The Federal Aviation Administration (FAA) says a ‘first strike and you’re out’ policy against unruly and disruptive passengers that was originally only meant to be in force for a few months has been made permanent. Under the zero-tolerance policy, the agency can slap unruly passengers with civil penalties of up to $37,000 per violation. Since its introduction in early 2021, more than $2 million in fines have been issued.
The policy was introduced in January 2021 in the days following the U.S. Capitol insurrection after several high-profile incidents on domestic flights were linked to violent protestors who took part in the attack.
The FAA had traditionally dealt with unruly passenger incidents by issuing warning letters or offering counselling but the shift in policy saw soft-touch measures abandoned in favor of moving straight to hefty civil penalties to stem a flood of disruptive behavior.
“Behaving dangerously on a plane will cost you; that’s a promise,” commented Acting FAA Administrator Billy Nolen as he confirmed the zero-tolerance approach was here to stay. “Unsafe behavior simply does not fly and keeping our Zero Tolerance policy will help us continue making progress to prevent and punish this behavior,” Nolen continued.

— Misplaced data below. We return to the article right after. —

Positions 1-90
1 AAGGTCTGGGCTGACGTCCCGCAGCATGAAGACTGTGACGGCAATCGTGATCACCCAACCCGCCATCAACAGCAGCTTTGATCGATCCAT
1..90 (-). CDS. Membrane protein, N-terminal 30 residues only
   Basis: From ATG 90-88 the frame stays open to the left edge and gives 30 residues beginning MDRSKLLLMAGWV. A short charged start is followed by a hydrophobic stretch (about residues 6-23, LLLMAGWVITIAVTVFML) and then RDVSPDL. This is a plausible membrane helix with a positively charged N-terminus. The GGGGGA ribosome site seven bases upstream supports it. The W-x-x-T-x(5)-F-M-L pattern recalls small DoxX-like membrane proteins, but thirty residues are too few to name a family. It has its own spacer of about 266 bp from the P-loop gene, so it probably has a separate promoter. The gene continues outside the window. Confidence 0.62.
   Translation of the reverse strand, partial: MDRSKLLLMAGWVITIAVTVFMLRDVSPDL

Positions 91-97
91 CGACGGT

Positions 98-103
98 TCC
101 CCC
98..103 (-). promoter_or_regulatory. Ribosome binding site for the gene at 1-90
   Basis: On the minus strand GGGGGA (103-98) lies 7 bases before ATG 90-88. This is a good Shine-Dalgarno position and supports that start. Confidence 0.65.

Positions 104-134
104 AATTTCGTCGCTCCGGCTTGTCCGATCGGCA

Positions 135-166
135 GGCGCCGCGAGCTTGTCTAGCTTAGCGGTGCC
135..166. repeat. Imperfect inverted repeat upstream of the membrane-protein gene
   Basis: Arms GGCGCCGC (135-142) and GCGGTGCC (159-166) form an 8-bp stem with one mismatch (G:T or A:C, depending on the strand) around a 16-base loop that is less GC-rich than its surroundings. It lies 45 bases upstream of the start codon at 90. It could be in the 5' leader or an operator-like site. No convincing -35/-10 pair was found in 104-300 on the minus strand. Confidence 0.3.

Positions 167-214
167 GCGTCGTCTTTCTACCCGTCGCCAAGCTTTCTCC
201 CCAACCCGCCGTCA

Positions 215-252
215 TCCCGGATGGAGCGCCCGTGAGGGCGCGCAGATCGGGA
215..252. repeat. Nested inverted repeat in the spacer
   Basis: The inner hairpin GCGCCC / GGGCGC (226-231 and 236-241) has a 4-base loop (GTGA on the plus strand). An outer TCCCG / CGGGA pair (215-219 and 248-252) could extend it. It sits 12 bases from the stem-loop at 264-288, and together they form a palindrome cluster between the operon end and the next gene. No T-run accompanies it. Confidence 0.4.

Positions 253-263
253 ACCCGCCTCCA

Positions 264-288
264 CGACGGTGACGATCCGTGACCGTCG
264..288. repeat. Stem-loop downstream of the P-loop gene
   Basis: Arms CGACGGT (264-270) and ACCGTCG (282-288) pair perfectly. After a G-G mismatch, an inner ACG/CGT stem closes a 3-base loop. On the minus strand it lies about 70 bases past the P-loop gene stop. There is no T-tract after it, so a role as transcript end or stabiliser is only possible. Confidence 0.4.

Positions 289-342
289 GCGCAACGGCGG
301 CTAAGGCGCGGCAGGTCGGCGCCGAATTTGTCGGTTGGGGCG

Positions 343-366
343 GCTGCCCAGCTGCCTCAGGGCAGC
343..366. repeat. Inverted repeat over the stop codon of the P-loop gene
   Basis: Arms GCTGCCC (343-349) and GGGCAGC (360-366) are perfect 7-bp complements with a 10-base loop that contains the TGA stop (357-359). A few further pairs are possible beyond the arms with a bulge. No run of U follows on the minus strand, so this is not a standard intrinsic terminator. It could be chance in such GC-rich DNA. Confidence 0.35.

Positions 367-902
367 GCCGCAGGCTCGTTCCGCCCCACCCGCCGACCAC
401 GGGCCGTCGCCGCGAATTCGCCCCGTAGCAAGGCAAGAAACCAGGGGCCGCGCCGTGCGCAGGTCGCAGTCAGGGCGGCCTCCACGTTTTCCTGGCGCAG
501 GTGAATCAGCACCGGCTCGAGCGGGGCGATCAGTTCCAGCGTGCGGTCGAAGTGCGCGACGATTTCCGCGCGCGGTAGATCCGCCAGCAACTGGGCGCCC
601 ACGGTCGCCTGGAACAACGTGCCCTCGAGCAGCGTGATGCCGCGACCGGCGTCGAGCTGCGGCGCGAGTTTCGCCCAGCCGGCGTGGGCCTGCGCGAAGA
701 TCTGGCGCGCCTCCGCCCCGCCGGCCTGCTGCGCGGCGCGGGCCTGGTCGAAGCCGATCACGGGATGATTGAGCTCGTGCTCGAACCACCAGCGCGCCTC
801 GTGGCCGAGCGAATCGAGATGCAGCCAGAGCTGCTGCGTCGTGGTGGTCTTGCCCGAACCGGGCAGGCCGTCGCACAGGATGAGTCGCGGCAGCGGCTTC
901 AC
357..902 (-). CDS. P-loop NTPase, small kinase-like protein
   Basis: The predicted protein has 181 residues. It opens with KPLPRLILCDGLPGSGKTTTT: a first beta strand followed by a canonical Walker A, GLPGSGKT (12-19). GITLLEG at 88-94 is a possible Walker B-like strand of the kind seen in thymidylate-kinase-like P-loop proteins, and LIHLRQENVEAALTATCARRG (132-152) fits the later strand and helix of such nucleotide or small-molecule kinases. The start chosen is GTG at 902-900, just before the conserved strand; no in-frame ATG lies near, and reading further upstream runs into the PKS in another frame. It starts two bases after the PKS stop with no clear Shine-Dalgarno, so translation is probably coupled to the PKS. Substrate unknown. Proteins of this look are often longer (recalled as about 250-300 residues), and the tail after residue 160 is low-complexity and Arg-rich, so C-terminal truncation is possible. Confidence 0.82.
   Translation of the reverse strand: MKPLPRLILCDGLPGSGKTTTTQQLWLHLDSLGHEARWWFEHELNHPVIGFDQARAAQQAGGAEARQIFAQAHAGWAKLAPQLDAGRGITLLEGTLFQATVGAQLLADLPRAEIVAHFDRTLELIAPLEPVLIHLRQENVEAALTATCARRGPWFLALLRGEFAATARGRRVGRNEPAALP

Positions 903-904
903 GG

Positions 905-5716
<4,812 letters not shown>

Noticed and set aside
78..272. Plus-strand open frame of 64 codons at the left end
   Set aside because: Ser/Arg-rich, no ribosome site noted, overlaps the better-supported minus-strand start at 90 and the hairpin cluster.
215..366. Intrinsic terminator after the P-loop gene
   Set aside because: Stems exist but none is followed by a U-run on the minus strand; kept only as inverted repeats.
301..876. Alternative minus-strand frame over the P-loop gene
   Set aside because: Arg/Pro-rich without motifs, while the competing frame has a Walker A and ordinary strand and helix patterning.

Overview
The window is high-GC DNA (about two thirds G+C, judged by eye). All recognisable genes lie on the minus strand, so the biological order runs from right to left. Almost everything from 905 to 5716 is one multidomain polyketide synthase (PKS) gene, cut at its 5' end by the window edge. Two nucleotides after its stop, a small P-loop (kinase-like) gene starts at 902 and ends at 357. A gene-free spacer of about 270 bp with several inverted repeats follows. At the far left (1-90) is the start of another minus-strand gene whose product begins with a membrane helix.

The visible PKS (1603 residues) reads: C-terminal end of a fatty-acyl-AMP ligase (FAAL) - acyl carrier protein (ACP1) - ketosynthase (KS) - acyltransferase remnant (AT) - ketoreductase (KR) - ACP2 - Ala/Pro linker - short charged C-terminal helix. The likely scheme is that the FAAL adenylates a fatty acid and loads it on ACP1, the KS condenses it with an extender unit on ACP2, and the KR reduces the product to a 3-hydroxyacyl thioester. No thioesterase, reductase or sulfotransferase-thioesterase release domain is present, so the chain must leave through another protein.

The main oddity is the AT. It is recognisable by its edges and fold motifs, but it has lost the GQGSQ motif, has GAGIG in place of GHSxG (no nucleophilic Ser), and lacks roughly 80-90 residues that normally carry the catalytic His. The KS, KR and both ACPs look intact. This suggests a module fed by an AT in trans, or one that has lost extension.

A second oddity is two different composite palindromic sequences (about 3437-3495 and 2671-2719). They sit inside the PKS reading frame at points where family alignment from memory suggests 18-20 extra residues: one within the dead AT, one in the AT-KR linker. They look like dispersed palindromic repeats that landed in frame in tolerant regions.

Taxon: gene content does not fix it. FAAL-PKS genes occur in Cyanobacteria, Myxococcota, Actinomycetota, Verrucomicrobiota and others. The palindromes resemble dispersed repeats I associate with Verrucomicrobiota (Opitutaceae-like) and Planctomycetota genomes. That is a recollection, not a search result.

The policy was first introduced as a temporary measure but was given an open-ended extension in March 2021 as the number of unruly passenger incidents seemingly exploded. Violent incidents have dwindled in recent weeks and the policy was expected to be dropped once the federal face mask mandate came to an end.
Nearly 65 percent of all unruly passenger incidents reported to the FAA are connected to face mask policies.
The heftiest fine so far issued by the FAA under the zero-tolerance policy was for $81,950 for an American Airlines passenger who spat at, head-butted and kicked out at flight attendants on an American Airlines flight from Dallas-Fort Worth to Charlotte last July. The incident made headlines after photos of the passenger gagged and duct-taped to a seat went viral.
The proposed fine can exceed $37,000 because the FAA has the power to issue a separate fine for multiple violations per incident.
Mateusz Maszczynski honed his skills as an international flight attendant at the most prominent airline in the Middle East and has been flying throughout the COVID-19 pandemic for a well-known European airline. Matt is passionate about the aviation industry and has become an expert in passenger experience and human-centric stories. Always keeping an ear close to the ground, Matt's industry insights, analysis and news coverage is frequently relied upon by some of the biggest names in journalism.